Aug 25, 2010

High-Speed Internet Troubleshooting 101: Of Modems and Routers

Recently I had to go out of town, leaving my wife and dog home alone for the first time since we got married and moved into our home together. Before I left, we talked about different things that could happen around the house – like a tripped circuit or a gas leak — and what she should do if there were problems.

As we were running through the list, we came across the Comcast modem and the router we use for our high-speed Internet connection. Like most people, she said she probably wouldn’t know what to do if she wasn’t able to get online while I was gone. I gave her a few basic troubleshooting tips that anyone can use to get up and running in a few minutes.

First, you need to determine which piece of equipment — the modem or the router – is having the connection issues (if you only have a modem it makes troubleshooting a little easier):

  • ciscorouter.jpgIf you have a router, probably made by a company like Linksys, NetGear, or Belkin that enables multiple computers to use your internet connection (either wired or wirelessly), try plugging your computer directly into the modem to remove the router as a possible source of the issue. Restart the computer so it will recognize you’re already connected and won’t look for a wireless connection. Then, try going online – if you can connect to a website, the issue is probably with the router and not the modem.
  • If you still can’t connect to the Internet when directly connected to your modem, remove the power cord and the coax cable from the modem. Wait about 30 seconds and then reconnect the coax cable and plug in the power source. After the modem goes through the provisioning process — which usually takes a minute or two — try to access a different website. If it works, then it’s time to concentrate on the router.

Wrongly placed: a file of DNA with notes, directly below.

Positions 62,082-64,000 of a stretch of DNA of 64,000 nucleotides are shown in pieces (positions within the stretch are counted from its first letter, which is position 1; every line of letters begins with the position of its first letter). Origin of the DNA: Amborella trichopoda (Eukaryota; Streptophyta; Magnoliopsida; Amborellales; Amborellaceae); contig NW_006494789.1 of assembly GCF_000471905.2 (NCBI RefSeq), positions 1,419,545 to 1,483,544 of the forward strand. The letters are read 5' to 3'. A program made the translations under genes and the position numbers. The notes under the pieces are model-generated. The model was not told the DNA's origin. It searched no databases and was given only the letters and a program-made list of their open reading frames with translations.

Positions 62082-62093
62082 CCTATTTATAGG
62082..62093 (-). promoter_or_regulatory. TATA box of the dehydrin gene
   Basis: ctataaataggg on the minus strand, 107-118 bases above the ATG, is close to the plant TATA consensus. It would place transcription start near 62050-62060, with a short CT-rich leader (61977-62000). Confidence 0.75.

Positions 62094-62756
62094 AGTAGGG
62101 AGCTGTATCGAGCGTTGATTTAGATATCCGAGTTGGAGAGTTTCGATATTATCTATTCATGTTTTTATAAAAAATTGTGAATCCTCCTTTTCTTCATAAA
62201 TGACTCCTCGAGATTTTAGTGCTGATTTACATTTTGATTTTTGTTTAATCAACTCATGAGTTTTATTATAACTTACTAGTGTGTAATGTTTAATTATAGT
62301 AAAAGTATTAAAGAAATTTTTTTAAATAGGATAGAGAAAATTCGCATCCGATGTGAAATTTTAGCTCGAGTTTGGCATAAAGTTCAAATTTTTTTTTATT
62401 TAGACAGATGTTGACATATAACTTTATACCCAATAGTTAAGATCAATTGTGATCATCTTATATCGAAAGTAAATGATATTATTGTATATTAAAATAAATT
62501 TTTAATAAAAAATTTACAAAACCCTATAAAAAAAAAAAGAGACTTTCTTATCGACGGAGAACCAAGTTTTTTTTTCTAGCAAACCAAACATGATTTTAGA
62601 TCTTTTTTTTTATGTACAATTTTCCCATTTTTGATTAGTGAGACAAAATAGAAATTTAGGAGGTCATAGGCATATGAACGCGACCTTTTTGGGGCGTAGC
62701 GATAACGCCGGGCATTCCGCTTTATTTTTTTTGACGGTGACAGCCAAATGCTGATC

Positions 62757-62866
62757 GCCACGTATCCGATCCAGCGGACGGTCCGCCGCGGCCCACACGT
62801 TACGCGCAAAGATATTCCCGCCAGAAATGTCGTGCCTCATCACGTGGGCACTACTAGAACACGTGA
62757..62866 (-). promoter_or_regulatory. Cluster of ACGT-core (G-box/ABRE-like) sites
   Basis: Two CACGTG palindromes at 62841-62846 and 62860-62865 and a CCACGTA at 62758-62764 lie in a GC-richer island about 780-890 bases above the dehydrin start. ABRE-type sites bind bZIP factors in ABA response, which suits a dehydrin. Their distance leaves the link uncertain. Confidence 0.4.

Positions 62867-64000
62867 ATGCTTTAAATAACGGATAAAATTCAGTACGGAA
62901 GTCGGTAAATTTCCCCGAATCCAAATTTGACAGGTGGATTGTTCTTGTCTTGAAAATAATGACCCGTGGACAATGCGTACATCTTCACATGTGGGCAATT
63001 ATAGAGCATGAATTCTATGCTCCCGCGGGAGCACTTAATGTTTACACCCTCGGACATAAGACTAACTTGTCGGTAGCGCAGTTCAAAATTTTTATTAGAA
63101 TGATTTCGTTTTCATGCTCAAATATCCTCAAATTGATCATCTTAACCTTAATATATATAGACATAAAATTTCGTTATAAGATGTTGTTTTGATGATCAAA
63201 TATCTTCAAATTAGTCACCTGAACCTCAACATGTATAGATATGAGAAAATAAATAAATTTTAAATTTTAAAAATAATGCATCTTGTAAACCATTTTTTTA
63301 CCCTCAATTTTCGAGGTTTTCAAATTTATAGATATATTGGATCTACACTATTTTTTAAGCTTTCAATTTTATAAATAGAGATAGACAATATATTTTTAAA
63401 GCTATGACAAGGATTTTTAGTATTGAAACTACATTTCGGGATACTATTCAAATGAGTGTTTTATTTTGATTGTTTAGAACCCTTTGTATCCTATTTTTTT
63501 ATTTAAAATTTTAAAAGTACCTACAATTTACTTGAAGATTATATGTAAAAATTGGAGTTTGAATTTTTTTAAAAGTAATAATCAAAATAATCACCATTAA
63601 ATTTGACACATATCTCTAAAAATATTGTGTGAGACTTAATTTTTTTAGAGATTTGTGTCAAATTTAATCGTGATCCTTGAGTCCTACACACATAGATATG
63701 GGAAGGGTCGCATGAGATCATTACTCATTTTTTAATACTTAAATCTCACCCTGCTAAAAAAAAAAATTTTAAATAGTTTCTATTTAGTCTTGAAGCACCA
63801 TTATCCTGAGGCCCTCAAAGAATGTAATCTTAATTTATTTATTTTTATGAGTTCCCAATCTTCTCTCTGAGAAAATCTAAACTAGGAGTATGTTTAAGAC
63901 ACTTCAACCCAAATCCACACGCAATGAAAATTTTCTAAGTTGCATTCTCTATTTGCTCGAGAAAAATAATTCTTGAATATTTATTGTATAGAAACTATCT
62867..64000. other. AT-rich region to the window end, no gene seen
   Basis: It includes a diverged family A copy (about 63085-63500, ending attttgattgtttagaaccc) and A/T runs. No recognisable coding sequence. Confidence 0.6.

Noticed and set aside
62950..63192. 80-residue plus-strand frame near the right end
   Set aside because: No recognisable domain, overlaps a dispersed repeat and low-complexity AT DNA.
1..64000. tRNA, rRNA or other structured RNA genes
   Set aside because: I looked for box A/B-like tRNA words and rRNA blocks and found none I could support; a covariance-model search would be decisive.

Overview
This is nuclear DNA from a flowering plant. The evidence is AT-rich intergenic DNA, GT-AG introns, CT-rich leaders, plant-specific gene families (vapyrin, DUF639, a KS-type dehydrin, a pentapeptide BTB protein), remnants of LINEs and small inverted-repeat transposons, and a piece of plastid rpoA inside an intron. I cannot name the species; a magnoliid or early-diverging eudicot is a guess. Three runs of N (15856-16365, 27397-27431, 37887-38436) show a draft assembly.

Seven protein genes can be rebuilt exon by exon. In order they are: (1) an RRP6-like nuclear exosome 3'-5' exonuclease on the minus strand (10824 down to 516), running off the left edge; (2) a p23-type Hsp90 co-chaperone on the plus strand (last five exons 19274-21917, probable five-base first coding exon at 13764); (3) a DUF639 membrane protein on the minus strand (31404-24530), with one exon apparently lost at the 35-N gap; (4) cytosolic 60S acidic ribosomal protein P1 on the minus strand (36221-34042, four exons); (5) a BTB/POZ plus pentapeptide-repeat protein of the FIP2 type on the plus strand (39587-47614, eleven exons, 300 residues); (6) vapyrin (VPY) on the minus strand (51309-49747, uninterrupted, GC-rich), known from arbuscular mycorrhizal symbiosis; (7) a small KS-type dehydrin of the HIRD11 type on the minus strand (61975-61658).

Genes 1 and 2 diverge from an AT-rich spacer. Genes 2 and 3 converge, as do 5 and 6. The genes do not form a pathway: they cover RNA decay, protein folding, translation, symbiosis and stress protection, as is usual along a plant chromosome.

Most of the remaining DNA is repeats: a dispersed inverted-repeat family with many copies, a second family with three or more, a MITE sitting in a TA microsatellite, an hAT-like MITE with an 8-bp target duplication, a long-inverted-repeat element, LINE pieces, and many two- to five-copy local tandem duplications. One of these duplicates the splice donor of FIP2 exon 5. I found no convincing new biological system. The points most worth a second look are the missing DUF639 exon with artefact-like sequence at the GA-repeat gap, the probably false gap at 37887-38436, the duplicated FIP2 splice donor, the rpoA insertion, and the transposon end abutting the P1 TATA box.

Rebooting the modem will let you know if you need to contact your provider for further assistance – even if you don’t have a router. There may be a simple fix – like the agent sending a "hit" to reactivate your modem or the trouble may require a technician visit.

Once you’ve determined the modem is working properly, reconnect it to the router. If you can’t access the Web, here are some router troubleshooting steps:

  • Try a simple power cycle by unplugging the power to the router for 30 seconds and then plugging it back in. It’s a good idea to restart the computer to make sure there aren’t any other open programs that could be causing interference. Once the computer has finished booting up, try to get to a website – if it opens, you’re back in business. Sometimes the connection between the modem and router can get interrupted, and powercycling can re-establish it.
  • If there’s still no connection after powercycling the router, you may want to call the manufacturer of the router for further technical assistance.

I hope these suggestions are helpful and of course, you can always contact us 24x7 by phone (1-800-COMCAST) or email at We_can_help@comcast.com.

Tags : Belkin, Linksys, Modem, NetGear, Router, XFINITY Internet

 
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